Nov 21, 2019

GOP Rep. Will Hurd signals that he will vote "no" on Trump's impeachment

Rep. Will Hurd (R-Texas) said during Thursday's impeachment hearing that impeachable offenses should be "compelling, overwhelmingly clear and unambiguous," and that he has not heard evidence over the past two weeks that proves President Trump "committed bribery or extortion."

"An impeachable offense should be compelling, overwhelmingly clear and unambiguous, and it is not something to be rushed or taken lightly. I have not heard evidence proving the president committed bribery or extortion. I also reject the notion that holding this view means supporting all of the foreign policy choices we have been hearing about over these last few weeks."

Why it matters: Hurd, a moderate former CIA officer who is not running for re-election, was seen as one of the most likely Republicans to break ranks to vote in favor of impeachment.

  • He and others used Fiona Hill's and David Holmes' testimonies on Thursday largely to make closing statements in what is likely to be the last public hearing before articles of impeachment are voted on in the House.
  • With Hurd's comments setting the threshold, it's highly unlikely that any Republicans will break ranks.

Go deeper: Live updates from Hill's and Holmes' testimonies

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Highlights from Fiona Hill's and David Holmes' impeachment testimonies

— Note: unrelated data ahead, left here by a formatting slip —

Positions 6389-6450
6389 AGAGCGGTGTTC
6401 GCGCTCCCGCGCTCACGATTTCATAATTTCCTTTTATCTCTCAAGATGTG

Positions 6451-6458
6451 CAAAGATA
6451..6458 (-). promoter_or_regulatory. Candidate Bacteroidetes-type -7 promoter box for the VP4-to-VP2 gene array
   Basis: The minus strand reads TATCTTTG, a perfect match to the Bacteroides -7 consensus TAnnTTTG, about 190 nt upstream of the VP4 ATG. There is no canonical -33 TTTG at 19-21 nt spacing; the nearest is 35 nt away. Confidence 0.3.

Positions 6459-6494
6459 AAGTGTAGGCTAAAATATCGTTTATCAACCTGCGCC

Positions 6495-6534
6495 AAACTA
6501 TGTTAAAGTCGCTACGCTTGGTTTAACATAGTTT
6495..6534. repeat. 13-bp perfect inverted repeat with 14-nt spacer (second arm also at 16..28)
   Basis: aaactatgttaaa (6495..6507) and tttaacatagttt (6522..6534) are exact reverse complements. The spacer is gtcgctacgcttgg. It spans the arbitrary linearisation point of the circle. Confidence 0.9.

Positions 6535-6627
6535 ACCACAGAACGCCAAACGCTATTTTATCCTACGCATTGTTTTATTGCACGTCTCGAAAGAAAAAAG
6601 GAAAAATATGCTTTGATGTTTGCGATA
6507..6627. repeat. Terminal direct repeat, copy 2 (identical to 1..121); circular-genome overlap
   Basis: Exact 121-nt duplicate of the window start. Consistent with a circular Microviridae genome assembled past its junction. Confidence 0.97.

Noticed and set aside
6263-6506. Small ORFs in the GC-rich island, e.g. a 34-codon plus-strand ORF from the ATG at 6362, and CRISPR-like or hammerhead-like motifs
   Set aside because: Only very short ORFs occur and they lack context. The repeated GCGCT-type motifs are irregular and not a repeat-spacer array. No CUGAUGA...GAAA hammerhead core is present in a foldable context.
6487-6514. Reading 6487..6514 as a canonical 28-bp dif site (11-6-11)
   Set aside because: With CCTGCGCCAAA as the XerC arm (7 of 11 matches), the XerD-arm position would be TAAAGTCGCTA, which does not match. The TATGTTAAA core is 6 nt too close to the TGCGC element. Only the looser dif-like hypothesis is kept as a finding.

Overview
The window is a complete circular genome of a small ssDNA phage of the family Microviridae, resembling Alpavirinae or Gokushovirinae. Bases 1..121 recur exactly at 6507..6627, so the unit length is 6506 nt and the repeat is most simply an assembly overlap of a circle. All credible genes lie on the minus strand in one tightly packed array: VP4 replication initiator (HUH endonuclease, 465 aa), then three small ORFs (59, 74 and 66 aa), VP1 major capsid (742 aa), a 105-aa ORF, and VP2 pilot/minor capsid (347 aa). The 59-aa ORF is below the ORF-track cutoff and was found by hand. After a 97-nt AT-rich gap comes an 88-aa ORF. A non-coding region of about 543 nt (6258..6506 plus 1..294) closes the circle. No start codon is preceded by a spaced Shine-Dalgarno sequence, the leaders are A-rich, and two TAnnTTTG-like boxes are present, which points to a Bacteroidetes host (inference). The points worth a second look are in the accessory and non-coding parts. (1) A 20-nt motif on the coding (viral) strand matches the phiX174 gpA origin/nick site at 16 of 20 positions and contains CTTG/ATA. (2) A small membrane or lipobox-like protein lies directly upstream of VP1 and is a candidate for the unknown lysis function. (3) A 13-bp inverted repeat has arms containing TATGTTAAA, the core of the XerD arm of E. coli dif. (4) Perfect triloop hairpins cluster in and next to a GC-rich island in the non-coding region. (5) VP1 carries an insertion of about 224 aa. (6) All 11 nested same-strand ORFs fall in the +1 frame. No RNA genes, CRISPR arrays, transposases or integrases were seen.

Photo: Matt McClain/Pool/Getty Images

Fiona Hill, President Trump's former top Russia adviser, and David Holmes, a State Department official at the U.S. Embassy in Ukraine, testified in Thursday's impeachment hearing.

Driving the news: Hill testified she had a conflict with EU Ambassador Gordon Sondland over his claim that he was working on Ukraine policy at Trump's direction — to pursue what she termed a "domestic political errand."

Go deeperArrowUpdated Nov 21, 2019

"Could I actually say something?": Fiona Hill fires back at House Republicans

In a stunning moment at Thursday's impeachment hearing, former top White House Russia adviser Fiona Hill asked whether she may respond to Republican attacks, after three GOP congressmen in a row used their five-minute question allotments to criticize the impeachment inquiry and its witnesses.

Go deeperArrowNov 21, 2019

The impeachment inquiry's closing arguments

Fiona Hill. Photo: Chip Somodevilla/Getty Images

The takeaway from seven public impeachment hearings: Nothing has shattered House Republicans’ allegiance toward President Trump.

Driving the news: That includes the Trump administration's former top Russia aide suggesting Republicans were dangerously close to being played as Russian assets.

Go deeperArrowNov 21, 2019